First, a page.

“Very early in the morning, while it was still dark, Jesus got up, left the house and went off to a solitary place, where he prayed.” (Mark 1:35 NIV)
The last two days, we’ve looked at the verse above as an example regarding a daily quiet time with God. Like Jesus, we are encouraged to find a time and place where we can be alone with our Heavenly Father. Christ chose a time that probably wasn’t convenient and He left the crowded house to find a spot as free from distractions as possible.
But even for Him, interruptions were inevitable. The next two verses state: “Simon and his companions went to look for him, and when they found him, they exclaimed: “Everyone is looking for you!’” (Mark 1:36-37 NIV) The scene reminds me of the one I told you about two days ago when Dad locked himself in his pick-up truck just so he could eat in peace and quiet. Sometimes there is just no getting away from the crowds.
Your crowd may be a crowd of ten or a crowd of one. Your crowd may be the telephone, the doorbell, or the ticking of the clock. Nevertheless, our “crowds” push and shove their way into our devotional times. They look for us, find us, and abduct us.
I’d like us to look at the words used in that verse. The NIV translates two forms of the word look and one of the verb find. The first time the word look is used, they “went to look for him,” the verb is used much like our common use of the word today. The Greek word used here was katadioko which means to hunt down or search for. And when John Mark reports that they “found” him, the word he used was heurisko which means to find or to see something.
But of interest to me was the second use of the word look in the NIV translation. The Greek word John Mark used was eukairōs which translates into our English today for opportunity or when the opportunity occurs. Therefore a more precise translation of the latter part of verse 37 would be, “All want an opportunity with you.”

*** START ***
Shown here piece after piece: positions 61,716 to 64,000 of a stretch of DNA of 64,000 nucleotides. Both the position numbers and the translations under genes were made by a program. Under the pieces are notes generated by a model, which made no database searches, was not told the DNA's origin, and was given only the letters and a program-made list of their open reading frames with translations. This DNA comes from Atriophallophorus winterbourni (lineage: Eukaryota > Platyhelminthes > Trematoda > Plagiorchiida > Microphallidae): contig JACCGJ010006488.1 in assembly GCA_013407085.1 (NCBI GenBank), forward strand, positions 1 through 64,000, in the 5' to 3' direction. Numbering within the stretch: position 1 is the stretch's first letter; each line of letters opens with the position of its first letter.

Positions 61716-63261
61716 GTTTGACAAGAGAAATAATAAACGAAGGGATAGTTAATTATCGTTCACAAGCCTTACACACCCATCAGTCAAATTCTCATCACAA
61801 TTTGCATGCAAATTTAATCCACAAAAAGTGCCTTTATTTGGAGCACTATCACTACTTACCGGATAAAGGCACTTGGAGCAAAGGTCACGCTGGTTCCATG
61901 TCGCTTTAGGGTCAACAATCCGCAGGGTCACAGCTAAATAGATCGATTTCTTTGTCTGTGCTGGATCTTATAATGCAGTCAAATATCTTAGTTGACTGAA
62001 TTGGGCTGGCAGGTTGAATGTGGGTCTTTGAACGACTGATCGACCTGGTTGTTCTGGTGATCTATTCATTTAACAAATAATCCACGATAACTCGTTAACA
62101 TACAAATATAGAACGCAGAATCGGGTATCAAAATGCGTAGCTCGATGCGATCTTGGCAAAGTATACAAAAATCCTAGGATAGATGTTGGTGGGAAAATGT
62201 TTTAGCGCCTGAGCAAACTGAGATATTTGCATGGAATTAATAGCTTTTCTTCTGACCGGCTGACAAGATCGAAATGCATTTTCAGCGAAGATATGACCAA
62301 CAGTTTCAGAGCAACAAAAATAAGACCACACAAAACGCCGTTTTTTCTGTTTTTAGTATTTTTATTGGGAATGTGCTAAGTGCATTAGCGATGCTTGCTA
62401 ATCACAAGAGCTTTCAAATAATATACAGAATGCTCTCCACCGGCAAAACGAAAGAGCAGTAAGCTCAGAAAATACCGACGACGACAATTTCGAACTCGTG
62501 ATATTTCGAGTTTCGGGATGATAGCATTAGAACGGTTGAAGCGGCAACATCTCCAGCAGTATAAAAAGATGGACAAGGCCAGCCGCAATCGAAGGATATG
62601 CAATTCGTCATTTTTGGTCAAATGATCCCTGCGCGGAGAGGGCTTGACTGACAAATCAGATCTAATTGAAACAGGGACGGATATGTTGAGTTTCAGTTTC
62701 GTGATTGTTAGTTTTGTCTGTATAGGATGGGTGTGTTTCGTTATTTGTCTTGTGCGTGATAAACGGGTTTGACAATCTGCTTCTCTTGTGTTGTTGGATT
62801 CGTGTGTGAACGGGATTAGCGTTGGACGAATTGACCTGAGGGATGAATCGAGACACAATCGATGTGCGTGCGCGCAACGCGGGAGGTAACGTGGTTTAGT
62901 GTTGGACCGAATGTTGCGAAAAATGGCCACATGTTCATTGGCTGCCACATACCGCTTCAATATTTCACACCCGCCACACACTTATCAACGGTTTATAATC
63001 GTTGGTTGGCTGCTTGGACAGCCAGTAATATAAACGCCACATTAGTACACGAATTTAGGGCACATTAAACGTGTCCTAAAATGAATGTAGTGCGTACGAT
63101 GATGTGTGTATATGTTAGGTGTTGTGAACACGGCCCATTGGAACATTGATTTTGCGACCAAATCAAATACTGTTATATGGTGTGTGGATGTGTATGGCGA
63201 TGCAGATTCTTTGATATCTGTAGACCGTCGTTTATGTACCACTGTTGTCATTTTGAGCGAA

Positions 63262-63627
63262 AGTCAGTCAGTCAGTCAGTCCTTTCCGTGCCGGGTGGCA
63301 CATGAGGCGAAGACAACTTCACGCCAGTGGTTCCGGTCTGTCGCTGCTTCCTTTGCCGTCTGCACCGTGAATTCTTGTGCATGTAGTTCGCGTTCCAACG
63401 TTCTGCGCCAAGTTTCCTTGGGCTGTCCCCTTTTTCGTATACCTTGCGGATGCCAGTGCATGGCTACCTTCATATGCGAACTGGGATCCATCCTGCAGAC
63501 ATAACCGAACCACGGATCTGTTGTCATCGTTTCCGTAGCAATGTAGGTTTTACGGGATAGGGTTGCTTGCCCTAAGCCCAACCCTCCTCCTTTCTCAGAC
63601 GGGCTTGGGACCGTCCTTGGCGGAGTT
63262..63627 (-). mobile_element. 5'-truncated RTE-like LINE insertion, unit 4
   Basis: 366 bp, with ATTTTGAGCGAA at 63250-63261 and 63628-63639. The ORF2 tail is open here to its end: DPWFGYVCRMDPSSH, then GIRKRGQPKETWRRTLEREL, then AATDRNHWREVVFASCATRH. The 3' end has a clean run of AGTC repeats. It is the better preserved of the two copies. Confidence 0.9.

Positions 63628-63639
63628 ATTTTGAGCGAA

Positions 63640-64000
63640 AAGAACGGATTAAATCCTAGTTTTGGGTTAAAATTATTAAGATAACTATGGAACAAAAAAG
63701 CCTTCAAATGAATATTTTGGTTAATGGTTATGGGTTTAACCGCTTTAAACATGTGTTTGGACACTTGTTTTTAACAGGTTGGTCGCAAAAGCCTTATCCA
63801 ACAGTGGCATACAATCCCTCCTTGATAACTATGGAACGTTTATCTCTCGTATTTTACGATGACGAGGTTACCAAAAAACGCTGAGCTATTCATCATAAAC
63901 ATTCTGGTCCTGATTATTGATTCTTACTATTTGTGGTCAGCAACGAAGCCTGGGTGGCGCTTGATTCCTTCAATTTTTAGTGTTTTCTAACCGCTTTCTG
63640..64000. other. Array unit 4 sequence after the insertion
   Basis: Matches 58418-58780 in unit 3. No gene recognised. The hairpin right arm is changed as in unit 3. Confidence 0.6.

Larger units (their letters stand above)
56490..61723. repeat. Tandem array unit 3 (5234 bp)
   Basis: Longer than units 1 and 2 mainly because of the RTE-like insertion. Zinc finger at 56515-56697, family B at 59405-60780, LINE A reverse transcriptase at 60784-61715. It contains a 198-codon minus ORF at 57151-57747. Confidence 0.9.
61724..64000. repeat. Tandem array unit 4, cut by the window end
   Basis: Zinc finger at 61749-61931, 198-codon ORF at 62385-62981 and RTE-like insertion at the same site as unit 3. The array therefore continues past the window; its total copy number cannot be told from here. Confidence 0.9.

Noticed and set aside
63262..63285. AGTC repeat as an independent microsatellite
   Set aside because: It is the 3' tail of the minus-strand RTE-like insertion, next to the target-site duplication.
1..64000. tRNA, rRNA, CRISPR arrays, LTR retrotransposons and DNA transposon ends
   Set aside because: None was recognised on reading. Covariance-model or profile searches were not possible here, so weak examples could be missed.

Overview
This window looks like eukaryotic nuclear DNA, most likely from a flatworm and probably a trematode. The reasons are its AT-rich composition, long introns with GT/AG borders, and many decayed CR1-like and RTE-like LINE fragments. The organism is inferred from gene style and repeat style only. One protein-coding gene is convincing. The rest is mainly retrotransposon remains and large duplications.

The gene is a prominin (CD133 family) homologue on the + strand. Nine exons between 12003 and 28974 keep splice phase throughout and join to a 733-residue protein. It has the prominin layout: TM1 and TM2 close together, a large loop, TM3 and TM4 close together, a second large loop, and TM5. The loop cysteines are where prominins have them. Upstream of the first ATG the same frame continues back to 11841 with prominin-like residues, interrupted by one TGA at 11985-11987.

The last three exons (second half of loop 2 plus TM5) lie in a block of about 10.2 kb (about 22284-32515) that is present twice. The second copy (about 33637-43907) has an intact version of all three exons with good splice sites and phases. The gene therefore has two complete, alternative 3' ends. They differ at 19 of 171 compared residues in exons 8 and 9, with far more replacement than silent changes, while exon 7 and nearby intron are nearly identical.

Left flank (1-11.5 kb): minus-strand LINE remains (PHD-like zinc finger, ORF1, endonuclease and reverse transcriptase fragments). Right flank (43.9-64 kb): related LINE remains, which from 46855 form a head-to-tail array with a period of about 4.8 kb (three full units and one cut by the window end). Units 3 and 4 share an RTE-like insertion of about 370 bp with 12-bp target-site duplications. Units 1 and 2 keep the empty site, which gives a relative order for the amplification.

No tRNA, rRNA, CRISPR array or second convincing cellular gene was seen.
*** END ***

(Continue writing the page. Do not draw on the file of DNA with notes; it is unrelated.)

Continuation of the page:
I searched to find other places where eukairōs occurs in the scripture. John Mark uses it again a few chapters later in Mark 14:11. Judas Iscariot had just gone to the chief priests to betray Jesus. The chief priests promised to give Judas money so “he watched for an opportunity,” to hand Jesus over. The word used for opportunity here is eukairōs. One translation used the word convenient for opportunity. We’ll discuss that in a moment.
Another place where this word was used was in 2 Timothy 4:2. Paul writes, “Preach the Word; be prepared in season and out of season; correct, rebuke and encourage—with great patience and careful instruction.” The word eukairōs has been translated here as “in season,” meaning at every opportunity.
Therefore we can easily see that when someone seeks an opportunity they could be seeking it to gratify self or for their own convenience. Or they may be looking for an opportunity to promote the gospel. So which was it with those who sought Jesus that early morning when He tried to have solitude with His Father?
I believe they were seeking an opportunity for self. They didn’t yet know of the Gospel. They didn’t know Christ had come to save them from their sins. They only wanted the immediate benefits they could receive from Jesus.
Many of our interrupters will not have our best interest at heart. Many of them will be seeking what is convenient for them. But interruptions are a part of life. What did Christ do when the crowd sought and found Him? He got up and moved on with the job the Father had given Him. “This is why I have come,” He said.
Seek your solitary and quiet time with the Lord, but when the world seeks and interrupts you, remember to go about doing the task the Father has for you. You may have to tell the world to wait, or you may have to do as Jesus did this particular morning—move on to the task at hand.
Tomorrow, we’ll look at what a devotional time is and is not. See you then.
©copyright 2009 Judy Vandiver
Personal Bible Study:
1. What are some usual interruptions into my quiet time with the Lord?
2. Are these legitimate interruptions or are there things I can do to eliminate them?
3. What can I do to make my devotional time as distraction-free as possible?
4. Jesus knew what His purpose was for being on Earth and made that His priority. Do I know what my purpose on Earth is?
5. Memorize Mark 1:38: “Jesus replied, “Let us go somewhere else—to the nearby villages —so I can preach there also. That is why I have come.” (NIV)